Posted by Erica Jackson Curran on Tue, Oct 2, 2012 at 1:20 PM


The Village Playhouse broke ground on their new downtown theater this past summer, and though they were hoping to open their new season this month, they’ve had to push back the opening until December.

According to co-owner and artistic director Keely Enright, “The construction has taken longer than anticipated and we won’t be opening Love, Loss and What I Wore as planned. We are moving that production to the end of the season and opening instead in December with The Man Who Came to Dinner.” Enright says they’re hoping to have the steel beam construction done by the end of the week.

The ambitious renovation project, which we wrote about in June, is transforming the old Meddin Brothers meatpacking warehouse on Woolfe Street into an expansive theater space for the company, formerly based in Mt. Pleasant. The theater is just part of a major wave of revitalization taking place along that stretch of Upper King Street.

Find out more about the Village Playhouse at

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Friday, September 28, 2012

No one is safe from the The Satire Diaries

Opening at Threshold this weekend

Posted by Libby Conwell on Fri, Sep 28, 2012 at 4:00 AM

Called “a show for anyone guilty of contributing to the 21st century,” The Satire Diaries: Too Stupid to Fail mocks everything from politics and the arts to dating and movies. Nothing is out of bounds in this roast-a-thon. Some of the award-winning sketches will include The CliffsNotes version of The Wizard of Oz, Kermit the Frog getting real, and an operetta about human fertilization.

The musical revue will feature Emily Giant, Christina Leidel, Sam Jackel and Stan Gill. Starting this Friday, the show will hit The Threshold Repertory Theatre over the next two weekends. After a brief break, the satire will be back in town at the end of October and first weekends of November at the Creative Spark Center for the Arts. Tickets are $22 general admission and $19 for students, seniors and educators. Call (843) 881-3780 or visit for ticketing information.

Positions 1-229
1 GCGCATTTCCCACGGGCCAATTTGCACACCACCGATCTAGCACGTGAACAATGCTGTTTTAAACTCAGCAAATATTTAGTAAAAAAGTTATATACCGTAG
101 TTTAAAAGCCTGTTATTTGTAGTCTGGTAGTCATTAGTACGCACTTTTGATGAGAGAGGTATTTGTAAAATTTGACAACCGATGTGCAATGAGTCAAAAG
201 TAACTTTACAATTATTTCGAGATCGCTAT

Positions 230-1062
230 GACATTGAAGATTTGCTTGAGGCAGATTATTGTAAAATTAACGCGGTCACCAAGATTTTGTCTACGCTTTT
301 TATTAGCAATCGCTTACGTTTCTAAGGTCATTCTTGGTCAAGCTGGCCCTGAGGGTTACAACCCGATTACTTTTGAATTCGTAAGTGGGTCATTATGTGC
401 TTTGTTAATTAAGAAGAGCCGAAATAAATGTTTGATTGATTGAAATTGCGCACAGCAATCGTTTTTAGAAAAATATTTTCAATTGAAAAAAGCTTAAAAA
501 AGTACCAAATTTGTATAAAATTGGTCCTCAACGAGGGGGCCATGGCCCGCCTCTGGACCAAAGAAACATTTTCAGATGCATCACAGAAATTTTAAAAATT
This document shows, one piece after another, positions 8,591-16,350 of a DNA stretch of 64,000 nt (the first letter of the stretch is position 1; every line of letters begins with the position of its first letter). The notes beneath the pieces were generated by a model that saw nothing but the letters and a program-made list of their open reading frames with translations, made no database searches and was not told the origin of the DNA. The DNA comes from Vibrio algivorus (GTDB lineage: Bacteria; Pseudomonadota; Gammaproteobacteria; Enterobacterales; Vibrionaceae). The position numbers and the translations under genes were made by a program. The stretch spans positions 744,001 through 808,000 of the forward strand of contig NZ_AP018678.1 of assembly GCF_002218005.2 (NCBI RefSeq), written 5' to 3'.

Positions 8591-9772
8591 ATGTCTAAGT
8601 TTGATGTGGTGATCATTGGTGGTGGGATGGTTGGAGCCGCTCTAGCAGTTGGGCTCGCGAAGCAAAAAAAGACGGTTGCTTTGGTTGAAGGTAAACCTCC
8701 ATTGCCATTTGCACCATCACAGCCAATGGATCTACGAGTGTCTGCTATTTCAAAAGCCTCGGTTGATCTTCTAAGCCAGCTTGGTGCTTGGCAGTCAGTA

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Wednesday, September 19, 2012

Richard Heffner steps up as Executive Director at Footlight

Changes afoot

Posted by Erica Jackson Curran on Wed, Sep 19, 2012 at 1:00 PM

The Footlight Players announced a major staff change this morning as Richard Heffner has taken over as executive producing director. Former executive director Jocelyn Jenkins, who had held the post since 2006, “changed gears and decided to stay home” with her new baby, according to Heffner.

Heffner has worked with the Footlight Players since 1988, when he started as the theater’s resident scenic designer and technical director. As executive director, he will oversee all artistic and production matters, including stage and lighting design, planning seasons, recruiting talent, and approving budgeting. He will report to the board of directors. He also serves as vice president of the League of Charleston Theatres.

“The plan right now is to get everything stabilized and on track, and then we’ll make some decisions about the future once that’s taken care,” Heffner says.